There is no way, absolutely no way, that Apple will surrender its iPhone interface to Facebook Home, analysts said today.
"Apple will not do Facebook Home as implemented in the first version of Android. Absolutely not," said Patrick Moorhead, principal analyst with Moor Insights & Strategy.
"The chance of that happening is slim and none," chimed in Jack Gold of J. Gold Associates.
The experts weighed in on a report Tuesday by Bloomberg, which quoted a Facebook executive saying that the Menlo Park, Calif. social networking giant is talking with both Apple and Microsoft about pushing Home onto iOS and Windows Phone 8.
CEO Mark Zuckerberg introduced Facebook Home on Android two weeks ago, and the app hit the Google Play e-market last Friday. Home, part interactive lock-screen, part app launcher, part user interface (UI) replacement, is the company's biggest-yet attempt to push into mobile. But reaction from both users and analysts has been mixed.
"We've shown them what we've built and we're just in an ongoing conversation," Adam Mosseri, Facebook director of product, told Bloomberg about discussions with Apple and Microsoft.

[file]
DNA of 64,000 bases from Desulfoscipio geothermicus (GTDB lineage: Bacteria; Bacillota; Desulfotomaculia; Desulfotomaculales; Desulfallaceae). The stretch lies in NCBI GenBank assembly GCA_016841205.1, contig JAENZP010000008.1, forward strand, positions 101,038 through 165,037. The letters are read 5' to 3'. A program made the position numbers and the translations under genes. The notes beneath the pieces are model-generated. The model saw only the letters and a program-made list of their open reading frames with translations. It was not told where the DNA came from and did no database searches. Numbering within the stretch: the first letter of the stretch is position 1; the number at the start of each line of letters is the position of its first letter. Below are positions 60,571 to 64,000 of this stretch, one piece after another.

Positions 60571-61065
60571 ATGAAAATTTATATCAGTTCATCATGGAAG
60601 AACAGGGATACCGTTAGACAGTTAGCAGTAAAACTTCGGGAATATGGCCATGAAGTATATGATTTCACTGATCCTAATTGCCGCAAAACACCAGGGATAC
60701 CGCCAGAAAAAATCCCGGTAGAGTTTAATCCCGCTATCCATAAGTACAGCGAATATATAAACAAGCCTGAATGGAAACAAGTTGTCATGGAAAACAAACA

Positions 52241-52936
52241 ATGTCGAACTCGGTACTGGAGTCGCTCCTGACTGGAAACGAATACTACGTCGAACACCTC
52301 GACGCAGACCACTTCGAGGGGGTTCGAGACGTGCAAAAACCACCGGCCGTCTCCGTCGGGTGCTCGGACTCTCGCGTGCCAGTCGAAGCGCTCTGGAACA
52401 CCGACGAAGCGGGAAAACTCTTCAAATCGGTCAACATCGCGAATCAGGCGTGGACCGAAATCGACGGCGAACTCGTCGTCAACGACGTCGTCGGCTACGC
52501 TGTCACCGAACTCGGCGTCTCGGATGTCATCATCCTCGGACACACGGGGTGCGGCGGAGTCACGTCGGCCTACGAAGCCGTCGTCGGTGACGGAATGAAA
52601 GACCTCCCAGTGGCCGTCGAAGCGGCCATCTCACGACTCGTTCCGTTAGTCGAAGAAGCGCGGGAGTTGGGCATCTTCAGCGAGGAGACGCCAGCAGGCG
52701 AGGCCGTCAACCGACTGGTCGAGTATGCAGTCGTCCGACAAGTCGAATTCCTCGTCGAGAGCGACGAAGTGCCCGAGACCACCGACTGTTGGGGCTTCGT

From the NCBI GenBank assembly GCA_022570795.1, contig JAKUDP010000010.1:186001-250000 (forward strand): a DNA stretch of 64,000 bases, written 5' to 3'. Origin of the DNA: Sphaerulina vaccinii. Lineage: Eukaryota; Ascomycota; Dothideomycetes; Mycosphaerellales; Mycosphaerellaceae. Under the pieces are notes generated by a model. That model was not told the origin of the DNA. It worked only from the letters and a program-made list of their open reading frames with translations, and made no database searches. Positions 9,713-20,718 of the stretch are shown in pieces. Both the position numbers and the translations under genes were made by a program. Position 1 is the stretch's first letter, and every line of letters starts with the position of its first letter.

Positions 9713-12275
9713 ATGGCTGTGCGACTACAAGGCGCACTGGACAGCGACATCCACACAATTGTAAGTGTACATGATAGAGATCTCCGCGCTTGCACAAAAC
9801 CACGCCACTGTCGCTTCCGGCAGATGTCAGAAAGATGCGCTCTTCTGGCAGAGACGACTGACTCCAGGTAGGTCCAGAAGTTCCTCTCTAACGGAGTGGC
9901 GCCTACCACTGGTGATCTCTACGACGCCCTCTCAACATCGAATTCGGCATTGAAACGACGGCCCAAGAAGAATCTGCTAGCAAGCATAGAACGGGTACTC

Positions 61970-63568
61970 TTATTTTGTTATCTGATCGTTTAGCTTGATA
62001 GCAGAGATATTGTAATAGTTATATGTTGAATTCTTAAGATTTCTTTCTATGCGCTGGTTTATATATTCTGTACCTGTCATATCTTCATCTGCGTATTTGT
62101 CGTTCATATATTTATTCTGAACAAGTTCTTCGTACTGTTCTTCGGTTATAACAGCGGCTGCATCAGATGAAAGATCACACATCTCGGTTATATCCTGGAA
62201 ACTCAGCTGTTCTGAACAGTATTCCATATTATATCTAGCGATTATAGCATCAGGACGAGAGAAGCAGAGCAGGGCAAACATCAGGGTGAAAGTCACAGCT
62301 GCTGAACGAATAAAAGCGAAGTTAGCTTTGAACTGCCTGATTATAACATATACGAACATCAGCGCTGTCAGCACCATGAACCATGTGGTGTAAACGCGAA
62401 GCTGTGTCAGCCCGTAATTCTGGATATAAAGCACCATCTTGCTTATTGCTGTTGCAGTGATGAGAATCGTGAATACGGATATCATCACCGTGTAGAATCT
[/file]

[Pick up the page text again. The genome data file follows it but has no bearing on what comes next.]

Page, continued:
Earlier this month, Zuckerberg also talked about Apple, noting that the two companies have a "great relationship" and that Facebook is in "an active dialogue to do more with them."
Good luck with that, said analysts.
"Facebook may be dogging anyone who listens, but Home as it exists today will not be on iOS," said Gold.
"Never," replied Van Baker, an analyst with Gartner, when asked his take on the likelihood that Apple would give up its home screen, even its lock screen, to the interactive Facebook Home. "Why would Apple ever surrender the home screen? Apple believes that Facebook is important, they don't want to surrender anything to the Android platform, but they would never allow Home on the iPhone."
The experts cited one overpowering reason why Apple would reject any entreaty from Facebook: Apple's UI. The design of that distinctive interface, and its contribution to the success of the iPhone are the Cupertino, Calif. firm's "crown jewels." It's a big part of what makes an iPhone, well, an iPhone.
"There's absolutely no chance of this," said Moorhead. "The magic of [the iPhone] comes from the holistic experience Apple provides. With Home, they'd lose that holistic experience."
The UI is one of Apple's most-important strategic possessions, Moorhead added, and it jealously guards that UI -- including the iPhone's home screen -- from any interlopers.
In fact, Apple, more than any other mobile operating system developer or smartphone maker, is fanatical about keeping its customers close, and in not allowing even the thinnest wedge to come between it and those customers.
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